After feeling under-gunned at the Assault on Mt Currahee I decided to get something a little bigger/more aggressive than the small block 8 tires I was running. There aren’t a lot of options in the 40c size so I ordered one of the cheaper options and went with the WTB Nano with wire bead. After I ordered the tires it occurred to me that I might want to measure the fork clearance and I found that it might be pretty tight with a large tire. I was a little stressed by this but one I got the tires and mounted them it was obvious I had more than enough room.
The tires are reasonably aggressive and mounted easily. They measured out to 37mm on my 24mm outside width rims. Not really having anywhere else to ride these I decided to take then onto the Sope Creek trails. These trails are fairly technical and rocky/rooty so I figured I would end up going pretty slow. Turns out I was mistaken, the bike and the tires performed really well and I was slower than my MTB but a lot less than I originally expected. My ride ended up be about 20 miles with a little bit less than 4 miles being on trails/gravel, the rest on pavement. I had the tires around 60 PSI and this is obviously way to high for MTB trails but it seemed to work fine, if a little jarring. Toe overlap is a major issue and apparently I love swinging around my front wheel as I had to constantly keep an eye on what I was doing to avoid crashing due to foot/tire interference.
I guess this was technically a monster cross ride so that’s something. In the past I’ve been enamored with the concept, having a kick ass bike that you can take anywhere. In my mind I’d be blasting down the road, see a cool trail and just hop the curb and start shredding some serious gnar. In reality, you’re going have to adjust your tire pressure, run compromise tires that suck as both road and trails and deal with poor human/bicycle fit (toe overlap) or run some weird geometry. The main things I noticed were that the tires were really too small to be fun on the trails and the knobs were too aggressive to be fun on the road. Cornering felt like shit as the bike got all squirrelly due to the knob-flex. I also noted the center rib tended to grab the painted lines and any raised lines in the road. It wasn’t a major issue but it was kind of disconcerting when it happened. Maybe Atlanta area road paint is just exceptionally thick?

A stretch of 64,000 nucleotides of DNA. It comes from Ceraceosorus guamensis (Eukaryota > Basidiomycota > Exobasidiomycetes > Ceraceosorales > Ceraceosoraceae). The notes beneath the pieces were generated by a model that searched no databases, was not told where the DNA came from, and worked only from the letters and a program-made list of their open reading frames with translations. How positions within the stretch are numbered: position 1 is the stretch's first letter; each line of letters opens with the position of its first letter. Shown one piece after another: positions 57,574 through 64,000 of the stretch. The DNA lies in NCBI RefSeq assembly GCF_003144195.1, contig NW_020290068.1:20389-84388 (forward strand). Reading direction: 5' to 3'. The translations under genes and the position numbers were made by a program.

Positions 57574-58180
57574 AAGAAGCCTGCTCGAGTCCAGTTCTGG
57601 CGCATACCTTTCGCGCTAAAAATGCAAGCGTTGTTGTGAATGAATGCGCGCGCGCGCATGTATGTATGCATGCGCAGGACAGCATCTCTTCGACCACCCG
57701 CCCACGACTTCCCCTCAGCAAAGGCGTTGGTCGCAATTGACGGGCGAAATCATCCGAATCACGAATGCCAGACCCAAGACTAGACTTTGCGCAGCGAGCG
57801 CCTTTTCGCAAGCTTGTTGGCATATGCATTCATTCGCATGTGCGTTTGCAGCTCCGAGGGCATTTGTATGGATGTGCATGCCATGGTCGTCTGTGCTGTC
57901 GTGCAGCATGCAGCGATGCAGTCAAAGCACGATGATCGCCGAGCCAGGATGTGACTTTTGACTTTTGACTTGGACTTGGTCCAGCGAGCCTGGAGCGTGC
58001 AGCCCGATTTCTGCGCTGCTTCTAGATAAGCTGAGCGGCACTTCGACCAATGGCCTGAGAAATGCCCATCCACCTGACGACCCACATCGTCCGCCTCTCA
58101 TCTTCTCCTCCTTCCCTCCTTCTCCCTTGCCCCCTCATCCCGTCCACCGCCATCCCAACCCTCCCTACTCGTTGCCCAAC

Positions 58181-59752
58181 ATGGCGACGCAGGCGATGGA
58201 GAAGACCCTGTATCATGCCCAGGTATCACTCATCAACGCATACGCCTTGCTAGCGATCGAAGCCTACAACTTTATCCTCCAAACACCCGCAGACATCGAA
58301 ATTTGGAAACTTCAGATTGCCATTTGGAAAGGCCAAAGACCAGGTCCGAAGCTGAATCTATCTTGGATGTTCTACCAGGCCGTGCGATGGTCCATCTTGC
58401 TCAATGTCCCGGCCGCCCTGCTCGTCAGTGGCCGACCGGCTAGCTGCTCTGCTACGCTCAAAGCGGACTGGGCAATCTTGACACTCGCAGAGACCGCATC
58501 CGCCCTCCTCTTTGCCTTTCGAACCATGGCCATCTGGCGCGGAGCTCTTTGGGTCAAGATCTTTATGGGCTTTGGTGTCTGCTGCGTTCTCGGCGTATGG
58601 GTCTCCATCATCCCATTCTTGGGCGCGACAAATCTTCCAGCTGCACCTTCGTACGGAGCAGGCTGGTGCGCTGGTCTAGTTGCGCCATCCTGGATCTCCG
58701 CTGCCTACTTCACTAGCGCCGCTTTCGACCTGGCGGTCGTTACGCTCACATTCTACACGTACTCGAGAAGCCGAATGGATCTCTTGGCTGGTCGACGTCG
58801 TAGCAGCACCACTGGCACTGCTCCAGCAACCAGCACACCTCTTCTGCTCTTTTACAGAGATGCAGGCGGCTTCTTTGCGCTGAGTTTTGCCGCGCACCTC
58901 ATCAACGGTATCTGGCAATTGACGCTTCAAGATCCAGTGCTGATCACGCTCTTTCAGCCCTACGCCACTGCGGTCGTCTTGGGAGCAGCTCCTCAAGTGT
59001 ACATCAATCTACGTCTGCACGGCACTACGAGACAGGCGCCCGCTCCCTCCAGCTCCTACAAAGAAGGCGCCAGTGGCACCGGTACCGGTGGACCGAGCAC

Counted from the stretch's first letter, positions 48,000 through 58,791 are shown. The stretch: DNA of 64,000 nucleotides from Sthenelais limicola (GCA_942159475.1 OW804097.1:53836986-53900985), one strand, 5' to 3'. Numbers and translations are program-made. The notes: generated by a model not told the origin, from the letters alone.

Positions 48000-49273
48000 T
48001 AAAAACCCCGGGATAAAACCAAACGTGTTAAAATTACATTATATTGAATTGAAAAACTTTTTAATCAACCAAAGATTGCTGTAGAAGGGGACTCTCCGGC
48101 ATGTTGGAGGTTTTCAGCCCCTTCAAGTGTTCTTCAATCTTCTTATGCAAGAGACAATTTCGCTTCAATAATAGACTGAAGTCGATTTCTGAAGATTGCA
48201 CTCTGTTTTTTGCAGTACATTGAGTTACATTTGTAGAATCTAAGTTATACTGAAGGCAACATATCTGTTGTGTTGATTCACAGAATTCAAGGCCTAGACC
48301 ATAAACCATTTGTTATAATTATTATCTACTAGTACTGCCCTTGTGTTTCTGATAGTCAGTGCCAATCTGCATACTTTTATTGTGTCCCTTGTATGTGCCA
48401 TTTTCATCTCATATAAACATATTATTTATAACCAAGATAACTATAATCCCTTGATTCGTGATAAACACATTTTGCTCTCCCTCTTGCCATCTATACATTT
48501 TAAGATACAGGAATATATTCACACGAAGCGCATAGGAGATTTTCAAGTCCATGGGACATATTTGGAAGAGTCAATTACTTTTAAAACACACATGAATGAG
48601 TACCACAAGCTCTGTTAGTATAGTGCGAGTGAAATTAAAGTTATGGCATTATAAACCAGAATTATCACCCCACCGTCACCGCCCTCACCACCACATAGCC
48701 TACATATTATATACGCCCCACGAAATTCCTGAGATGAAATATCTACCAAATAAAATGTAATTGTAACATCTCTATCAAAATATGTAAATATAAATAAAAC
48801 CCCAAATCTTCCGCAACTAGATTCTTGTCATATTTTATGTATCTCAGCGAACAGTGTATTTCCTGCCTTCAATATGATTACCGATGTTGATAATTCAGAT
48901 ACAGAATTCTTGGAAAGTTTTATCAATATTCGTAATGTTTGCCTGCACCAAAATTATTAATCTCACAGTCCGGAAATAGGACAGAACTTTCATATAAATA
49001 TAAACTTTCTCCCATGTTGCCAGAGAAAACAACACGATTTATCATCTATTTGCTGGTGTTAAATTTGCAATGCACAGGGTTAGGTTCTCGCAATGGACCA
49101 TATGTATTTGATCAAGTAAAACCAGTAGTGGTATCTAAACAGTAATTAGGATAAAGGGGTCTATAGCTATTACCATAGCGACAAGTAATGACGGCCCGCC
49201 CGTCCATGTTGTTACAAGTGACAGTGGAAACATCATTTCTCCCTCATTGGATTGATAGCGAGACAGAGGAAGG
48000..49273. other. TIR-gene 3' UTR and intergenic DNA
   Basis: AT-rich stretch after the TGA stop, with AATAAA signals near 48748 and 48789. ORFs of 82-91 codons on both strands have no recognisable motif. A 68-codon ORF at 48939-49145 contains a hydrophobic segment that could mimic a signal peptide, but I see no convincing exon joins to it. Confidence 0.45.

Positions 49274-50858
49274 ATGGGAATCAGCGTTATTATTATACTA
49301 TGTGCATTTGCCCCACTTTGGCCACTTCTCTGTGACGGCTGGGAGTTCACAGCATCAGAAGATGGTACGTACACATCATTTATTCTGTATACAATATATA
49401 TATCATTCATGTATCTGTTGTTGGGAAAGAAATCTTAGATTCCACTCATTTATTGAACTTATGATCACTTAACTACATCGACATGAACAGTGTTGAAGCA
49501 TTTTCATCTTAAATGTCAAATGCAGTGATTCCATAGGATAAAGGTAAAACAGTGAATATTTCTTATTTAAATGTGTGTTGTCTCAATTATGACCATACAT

Monster cross is probably better for a different environment but after riding my road bikes on gravel and some short trails and then this cyclocross bike with monster cross tires, I’m not quite sure the latter is really needed. I mean, you’re not going to be tackling sick mud pits on road slicks but you can ride pretty much anything that would be fun on a 28c tire, I think.